Depicting the reading of the fortune of the baby Jesus, the painting by Josefa de Ayalla, commonly known as Josefa de Óbidos, is said by specialists to be "a masterpiece for [its] quality and rare iconography”.

Joaquim Caetano, director of the MNAA and art historian, told Lusa that this small painting is "an extraordinary piece, with a very rare subject".

He revealed that the piece, which was acquired at an auction in Germany in June by the Argentina-based collector and gallerist Jaime Eguiguren, is to be ceded for display for one month in the Lisbon museum.

"We were contacted by the collector, saying he had the piece, and he wanted to get an opinion from the museum,” Caetano said. “At the time, in the exchange of emails, I said that we would really like to show it in the MNAA."

He admitted to being surprised that Eguiguren immediately accepted the idea.

The coming to Portugal of this small-scale devotional painting – which until know has been totally unknown to specialists - arises in a particular context, which has to do with the fact that the piece, which is still in Germany, was only to be sent to the US after a month.

"In these circumstances, the collector made the work available in Lisbon for a month," said Caetano, who has already organised two sessions to talk about the painting, one on Friday at 6pm, the date of the inauguration, and another on 3 October, at the same time.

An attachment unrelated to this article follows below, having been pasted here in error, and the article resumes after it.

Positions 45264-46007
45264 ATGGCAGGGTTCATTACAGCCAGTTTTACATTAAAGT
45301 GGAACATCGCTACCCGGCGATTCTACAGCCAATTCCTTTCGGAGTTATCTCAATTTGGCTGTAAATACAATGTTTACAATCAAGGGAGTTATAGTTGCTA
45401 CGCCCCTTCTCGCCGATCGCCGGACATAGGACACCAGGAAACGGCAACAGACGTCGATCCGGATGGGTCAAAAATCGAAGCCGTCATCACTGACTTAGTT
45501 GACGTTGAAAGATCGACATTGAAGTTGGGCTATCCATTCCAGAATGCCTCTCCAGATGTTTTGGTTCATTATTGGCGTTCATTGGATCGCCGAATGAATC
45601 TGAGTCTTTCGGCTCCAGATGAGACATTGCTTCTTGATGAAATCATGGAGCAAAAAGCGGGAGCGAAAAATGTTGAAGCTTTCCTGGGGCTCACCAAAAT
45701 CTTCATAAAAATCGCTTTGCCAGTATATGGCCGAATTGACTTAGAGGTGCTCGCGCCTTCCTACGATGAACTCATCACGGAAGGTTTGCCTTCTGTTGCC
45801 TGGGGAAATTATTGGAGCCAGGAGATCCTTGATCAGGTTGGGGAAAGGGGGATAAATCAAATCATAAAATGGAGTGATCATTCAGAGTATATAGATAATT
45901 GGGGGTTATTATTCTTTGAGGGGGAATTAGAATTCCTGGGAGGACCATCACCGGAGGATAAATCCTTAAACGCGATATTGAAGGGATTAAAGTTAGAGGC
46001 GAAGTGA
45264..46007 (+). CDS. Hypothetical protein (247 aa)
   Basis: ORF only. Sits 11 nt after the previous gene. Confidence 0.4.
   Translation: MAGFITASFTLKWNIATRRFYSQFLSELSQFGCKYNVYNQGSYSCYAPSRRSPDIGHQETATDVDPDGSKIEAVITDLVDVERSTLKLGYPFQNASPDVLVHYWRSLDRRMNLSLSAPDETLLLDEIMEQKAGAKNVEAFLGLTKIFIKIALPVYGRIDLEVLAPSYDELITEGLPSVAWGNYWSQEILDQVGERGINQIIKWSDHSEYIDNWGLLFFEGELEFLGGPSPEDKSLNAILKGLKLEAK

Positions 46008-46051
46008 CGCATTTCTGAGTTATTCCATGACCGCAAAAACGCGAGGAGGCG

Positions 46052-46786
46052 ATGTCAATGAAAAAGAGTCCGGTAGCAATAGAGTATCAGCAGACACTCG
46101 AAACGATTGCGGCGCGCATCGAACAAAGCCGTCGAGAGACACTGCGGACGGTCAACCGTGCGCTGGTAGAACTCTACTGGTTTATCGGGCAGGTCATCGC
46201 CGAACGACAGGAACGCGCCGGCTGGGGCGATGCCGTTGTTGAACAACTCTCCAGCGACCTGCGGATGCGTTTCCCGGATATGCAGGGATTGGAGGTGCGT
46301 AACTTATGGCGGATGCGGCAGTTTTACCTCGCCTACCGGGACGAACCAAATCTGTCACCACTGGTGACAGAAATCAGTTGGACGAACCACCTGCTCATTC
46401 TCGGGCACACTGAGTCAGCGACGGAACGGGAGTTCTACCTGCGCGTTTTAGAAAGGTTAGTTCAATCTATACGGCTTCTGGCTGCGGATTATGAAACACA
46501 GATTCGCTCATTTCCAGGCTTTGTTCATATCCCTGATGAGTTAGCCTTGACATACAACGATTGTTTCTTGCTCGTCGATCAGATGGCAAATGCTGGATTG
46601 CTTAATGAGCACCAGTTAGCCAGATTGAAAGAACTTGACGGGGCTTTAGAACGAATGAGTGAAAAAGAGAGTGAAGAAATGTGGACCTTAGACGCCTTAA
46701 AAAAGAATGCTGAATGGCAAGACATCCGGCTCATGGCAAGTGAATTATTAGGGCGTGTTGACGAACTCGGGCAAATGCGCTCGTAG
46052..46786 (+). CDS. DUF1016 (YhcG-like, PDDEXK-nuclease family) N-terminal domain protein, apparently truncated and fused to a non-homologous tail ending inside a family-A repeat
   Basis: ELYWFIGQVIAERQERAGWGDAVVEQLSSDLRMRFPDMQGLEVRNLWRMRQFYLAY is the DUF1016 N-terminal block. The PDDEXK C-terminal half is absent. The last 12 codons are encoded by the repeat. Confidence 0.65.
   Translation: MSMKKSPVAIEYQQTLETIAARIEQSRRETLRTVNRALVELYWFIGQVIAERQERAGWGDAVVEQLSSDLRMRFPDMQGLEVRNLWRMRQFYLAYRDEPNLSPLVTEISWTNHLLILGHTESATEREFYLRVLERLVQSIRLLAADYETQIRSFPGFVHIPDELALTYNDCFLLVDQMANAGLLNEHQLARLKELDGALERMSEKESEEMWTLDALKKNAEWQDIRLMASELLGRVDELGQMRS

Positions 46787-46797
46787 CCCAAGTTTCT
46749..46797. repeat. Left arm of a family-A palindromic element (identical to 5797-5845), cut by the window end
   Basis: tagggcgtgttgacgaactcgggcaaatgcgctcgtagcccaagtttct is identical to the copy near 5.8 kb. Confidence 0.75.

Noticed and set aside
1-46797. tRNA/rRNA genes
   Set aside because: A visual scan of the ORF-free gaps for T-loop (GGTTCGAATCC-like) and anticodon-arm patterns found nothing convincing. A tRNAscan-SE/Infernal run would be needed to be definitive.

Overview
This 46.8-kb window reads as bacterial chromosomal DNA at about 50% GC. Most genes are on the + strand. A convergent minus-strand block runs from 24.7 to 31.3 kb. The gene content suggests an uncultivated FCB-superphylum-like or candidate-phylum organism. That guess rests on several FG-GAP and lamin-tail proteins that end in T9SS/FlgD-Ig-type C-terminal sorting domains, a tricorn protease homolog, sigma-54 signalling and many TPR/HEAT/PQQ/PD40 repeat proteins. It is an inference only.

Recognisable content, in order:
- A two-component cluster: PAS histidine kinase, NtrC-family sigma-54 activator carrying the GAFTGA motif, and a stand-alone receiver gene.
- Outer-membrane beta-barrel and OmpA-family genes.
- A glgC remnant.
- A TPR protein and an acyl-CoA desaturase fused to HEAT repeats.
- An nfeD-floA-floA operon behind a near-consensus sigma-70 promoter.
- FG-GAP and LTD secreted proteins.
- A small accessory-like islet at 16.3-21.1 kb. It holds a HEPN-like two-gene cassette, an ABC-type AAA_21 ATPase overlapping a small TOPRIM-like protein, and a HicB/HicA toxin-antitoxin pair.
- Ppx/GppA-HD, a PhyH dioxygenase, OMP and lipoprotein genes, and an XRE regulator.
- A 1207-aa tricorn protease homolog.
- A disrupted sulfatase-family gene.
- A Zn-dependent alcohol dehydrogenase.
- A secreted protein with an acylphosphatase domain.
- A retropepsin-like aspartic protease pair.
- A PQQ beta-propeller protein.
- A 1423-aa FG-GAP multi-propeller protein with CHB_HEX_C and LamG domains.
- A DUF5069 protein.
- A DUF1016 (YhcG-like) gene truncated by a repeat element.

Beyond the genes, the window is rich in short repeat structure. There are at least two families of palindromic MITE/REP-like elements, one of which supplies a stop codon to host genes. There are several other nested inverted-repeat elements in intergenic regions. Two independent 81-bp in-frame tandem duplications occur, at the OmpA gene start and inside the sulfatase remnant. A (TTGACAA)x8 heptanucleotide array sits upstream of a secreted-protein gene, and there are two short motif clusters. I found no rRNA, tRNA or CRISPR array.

The work was sold in June for €220,000 at an auction in Bonn. At the time, the Portuguese state did try to buy it for the MNAA, but without success, because the value exceeded the funds available for the purpose.

The painting, which was sold at the Plückbaum auction house, with a reserve figure of €25,000, measures 23 by 29 cm. It was painted on copper plate and depicts the Virgin Mary with Jesus on her lap, being greeted by other women with children, while a gypsy takes the baby’s hand to read his fortune.

The scene takes place during the stay of Jesus’s family in Egypt; the association between that country and gypsies was common at the time and depicted in engravings and paintings in Portugal and Spain.

Caetano told Lusa that the piece was much in demand at the auction, which was attended by Portuguese and foreign collectors, as well as museums, before it was secured by Eguiguren, who has several galleries, including in Europe and the US.

The painting is thought to have changed hands outside Portugal in the 1980s but was only known to the public when it emerged at this auction in Germany. Caetano has previously been conservatist at the MNAA and was one of the commissioners for a 2015 show there dedicated to Josefa de Óbidos and her relation to the Portuguese Baroque.

He believes there other unknown works by the artist may well come onto the market, "especially since, with gender issues currently in focus, the fact that it is a woman artist of great talent of the Baroque period [means that] her work will be more valued."

Josefa de Óbidos was born in Seville in 1630 and died in Óbidos in 1684. She learned her trade from his father, Baltazar Gomes Figueira, in whose workshop she worked, and received a religious education at the Convent of Santa Ana in Coimbra between 1644 and 1646, in which year she went to live in Óbidos.

There are works by her in the Louvre Museum in Paris and the Walters Art Museum in Baltimore, in the US, as well in the MNAA and in museums in Porto, Coimbra, Guimarães and Évora.

The first known exhibition with works by Josefa de Óbidos was in the late 1940s at the MNAA, in which all of her paintings in its collection were displayed.